Within the modern rationalist project--elements of which include the legislative ambitions of philosophical reason, the gardening ambitions of the state, and the ordering ambitions of the applied sciences--underdetermination, ambivalence and contingency are construed as a threat... (17; my emphasis)Now, there is surely an argument to be made about the relationship between sovereignty and landscape gardening, between politics and pruning, and so on. But I hardly believe that this is what Williams means. Surely this is a typo. What, then, did he mean to write?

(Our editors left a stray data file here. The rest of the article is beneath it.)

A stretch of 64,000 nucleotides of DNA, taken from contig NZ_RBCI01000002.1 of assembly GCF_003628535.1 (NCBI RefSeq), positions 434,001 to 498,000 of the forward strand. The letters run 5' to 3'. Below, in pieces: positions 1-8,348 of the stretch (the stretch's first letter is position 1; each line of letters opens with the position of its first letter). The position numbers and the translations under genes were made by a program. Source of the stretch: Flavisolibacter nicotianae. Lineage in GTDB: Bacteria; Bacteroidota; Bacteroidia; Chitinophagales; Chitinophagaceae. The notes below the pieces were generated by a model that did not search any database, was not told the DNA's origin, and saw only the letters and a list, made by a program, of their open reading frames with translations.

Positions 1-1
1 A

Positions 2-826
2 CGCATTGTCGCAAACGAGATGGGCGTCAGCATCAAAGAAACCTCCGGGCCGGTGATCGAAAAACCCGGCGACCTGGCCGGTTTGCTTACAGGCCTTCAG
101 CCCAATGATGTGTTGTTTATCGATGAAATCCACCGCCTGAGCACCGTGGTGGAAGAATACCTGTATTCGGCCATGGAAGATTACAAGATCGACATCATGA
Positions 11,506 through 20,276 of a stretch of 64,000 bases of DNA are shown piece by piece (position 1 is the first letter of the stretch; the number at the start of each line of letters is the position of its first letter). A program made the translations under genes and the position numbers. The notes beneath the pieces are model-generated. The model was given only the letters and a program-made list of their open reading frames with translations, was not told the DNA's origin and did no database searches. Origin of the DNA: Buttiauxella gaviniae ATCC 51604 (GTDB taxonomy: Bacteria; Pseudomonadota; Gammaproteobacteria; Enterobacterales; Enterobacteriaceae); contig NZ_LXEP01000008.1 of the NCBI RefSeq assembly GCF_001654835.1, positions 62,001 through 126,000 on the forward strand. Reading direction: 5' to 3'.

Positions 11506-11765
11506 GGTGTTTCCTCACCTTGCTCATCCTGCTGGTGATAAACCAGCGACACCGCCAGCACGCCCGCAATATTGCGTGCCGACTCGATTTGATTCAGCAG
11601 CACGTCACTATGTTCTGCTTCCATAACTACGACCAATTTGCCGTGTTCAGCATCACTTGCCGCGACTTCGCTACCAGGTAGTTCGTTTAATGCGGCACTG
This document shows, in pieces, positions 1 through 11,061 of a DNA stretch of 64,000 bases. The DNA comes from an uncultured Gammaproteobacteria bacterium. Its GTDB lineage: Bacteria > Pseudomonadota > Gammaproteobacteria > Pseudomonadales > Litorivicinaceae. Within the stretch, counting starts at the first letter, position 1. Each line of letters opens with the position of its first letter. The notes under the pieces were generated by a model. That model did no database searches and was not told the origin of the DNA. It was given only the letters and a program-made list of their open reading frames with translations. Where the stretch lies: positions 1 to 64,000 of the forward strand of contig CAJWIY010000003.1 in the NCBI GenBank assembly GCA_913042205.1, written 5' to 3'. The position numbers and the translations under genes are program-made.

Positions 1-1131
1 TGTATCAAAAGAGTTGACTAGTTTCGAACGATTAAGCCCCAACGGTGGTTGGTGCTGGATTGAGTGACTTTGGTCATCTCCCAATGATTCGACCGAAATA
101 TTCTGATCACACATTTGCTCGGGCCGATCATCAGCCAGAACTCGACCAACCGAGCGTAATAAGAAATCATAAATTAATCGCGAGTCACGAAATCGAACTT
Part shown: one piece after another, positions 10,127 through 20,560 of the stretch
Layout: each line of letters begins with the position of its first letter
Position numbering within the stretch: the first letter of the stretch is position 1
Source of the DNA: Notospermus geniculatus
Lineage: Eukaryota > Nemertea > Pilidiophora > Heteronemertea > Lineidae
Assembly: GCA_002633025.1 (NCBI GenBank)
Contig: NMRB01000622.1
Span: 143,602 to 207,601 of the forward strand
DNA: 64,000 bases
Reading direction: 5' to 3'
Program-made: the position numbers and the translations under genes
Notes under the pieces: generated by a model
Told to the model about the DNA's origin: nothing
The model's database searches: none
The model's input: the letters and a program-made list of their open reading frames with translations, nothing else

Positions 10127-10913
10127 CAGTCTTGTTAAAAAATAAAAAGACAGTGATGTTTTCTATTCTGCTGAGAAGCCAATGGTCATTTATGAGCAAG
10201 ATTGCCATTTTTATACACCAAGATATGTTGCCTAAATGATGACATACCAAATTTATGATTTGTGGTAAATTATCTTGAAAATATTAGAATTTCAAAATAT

I take the correct word to be an antonym of ambivalence, just as legislative ambitions are opposed to underdetermination and order undermined by contingency. But I can't for the life of me think of a word that sounds or looks like "gardening" that would make more sense in this context.
Answers on a postcard, please.
Otherwise, perhaps Williams is indeed referring to the horticultural side of power...